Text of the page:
Week 1's  Challenge was to Take action. How often do you actually get to experience these things? How can you take one item on this list and turn it into a daily practice of happiness?

Upon honest reflection, I think it's possible-likely, even-that many of these things do happen on a daily basis. I call one of my sisters frequently (I'd bug the other one more if she didn't hate the phone so much); I try to have productive days every day; I often ponder old, happy memories. So perhaps in those sorts of situations, it's a question of permitting myself to relish the residual emotion (hopefully, happiness) that comes from these things. But then, does it become a situation of being hyper-aware of my thoughts and feelings and analyzing them as they happen, and then getting to the point where I am over-thinking it...

(Ugh, there I go again. For fuck's sake, brain, SHUT UP.) 

In other cases, I think there are certainly things I could do, mindfully, each day, to provoke happiness, or at least contentment. Taking 5 minutes to pet Austen and Indiana up into a purr; shooting off texts to my nearest and dearest; even tidying up my purse before I turn in each night. (Seriously, so many of the stresses and ills of my life are provoked by a messy purse which never yields up the whatever-it-is I need in that moment. Do you have the same issue?) 

Thus ends Week 1 of the 52 Lists for Happiness Project. 

The Days Are Long, But the Years are Short: 2019 in Retrospect that just happened. 

The other evening, I spent an hour or so flipping through my old planners and my memory journal, to try to get a sense of how I spent my time in this past year. I came away with some vague sense that I spent far too much time re-reading old favorite books, dicking about on my phone, and worrying about things that never came to pass (or at least, haven't yet.) Other highlights from the year now gone...In the 365 days of this past year, I:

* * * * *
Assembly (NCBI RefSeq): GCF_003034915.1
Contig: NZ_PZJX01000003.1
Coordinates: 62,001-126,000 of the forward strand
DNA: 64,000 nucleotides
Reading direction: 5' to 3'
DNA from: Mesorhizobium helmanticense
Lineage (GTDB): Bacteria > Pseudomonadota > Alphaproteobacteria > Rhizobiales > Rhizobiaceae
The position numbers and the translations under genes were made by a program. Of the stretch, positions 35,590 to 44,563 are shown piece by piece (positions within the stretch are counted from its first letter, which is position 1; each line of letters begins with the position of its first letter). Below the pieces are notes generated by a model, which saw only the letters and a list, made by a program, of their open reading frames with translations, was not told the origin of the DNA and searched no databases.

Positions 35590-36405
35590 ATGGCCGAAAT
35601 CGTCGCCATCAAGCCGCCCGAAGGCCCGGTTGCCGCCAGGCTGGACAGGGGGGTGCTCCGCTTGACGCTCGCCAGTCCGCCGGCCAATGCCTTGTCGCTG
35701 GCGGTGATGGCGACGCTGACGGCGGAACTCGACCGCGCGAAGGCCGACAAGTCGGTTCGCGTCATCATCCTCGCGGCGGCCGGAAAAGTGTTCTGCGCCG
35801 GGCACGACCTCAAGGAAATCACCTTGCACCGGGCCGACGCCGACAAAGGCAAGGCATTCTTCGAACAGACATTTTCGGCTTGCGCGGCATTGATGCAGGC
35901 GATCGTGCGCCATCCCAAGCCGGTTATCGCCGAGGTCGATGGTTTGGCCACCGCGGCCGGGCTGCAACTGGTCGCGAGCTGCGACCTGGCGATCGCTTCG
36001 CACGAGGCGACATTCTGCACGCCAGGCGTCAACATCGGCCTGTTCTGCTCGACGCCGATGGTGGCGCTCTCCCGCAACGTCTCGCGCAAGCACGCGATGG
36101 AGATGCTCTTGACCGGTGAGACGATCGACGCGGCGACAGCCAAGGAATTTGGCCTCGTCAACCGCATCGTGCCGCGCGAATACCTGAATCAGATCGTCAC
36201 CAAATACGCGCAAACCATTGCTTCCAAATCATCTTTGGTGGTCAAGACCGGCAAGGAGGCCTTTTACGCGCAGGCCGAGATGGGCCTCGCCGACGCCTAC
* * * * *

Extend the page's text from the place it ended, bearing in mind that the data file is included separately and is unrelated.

• Attended approximately 800 meetings at work
  • Worried for two weeks in February that I was going to die of breast cancer. (Spoiler alert: I didn't die. The mammogram came back clear.)
  • Attended the first match of the Indy 11 soccer season
  • Didn't attend enough therapy, but made good use of the sessions I did manage to afford
  • Read way too much fanfic
  • Got my heart broken by Avengers: End Game. Marvel, you betrayed us, utterly and totally.
  • Celebrated an absolutely magical 39th birthday with a friend in the Rocky Mountains
  • Suffered through a stress-induced eye twitch through most of August
  • Decided to finally give notice at my second job
  • Tried to re-learn the art of talking  about things other than work, and to build a life outside of my professional existence
  • Wrote in my memory journal, more than once, that my biggest accomplishment of the day was "Didn't smack anyone!" Perhaps the bigger miracle is that no-one smacked me
  • Enjoyed the best meal ever at Public Greens in Downtown Indy
  • Threw a baby shower--and pulled it off quite credibly, I might add!
  • Spent a fair amount of time on Christmas Eve making goo-goo eyes at Miles Alexander, the newborn son of my friends Michael and Anna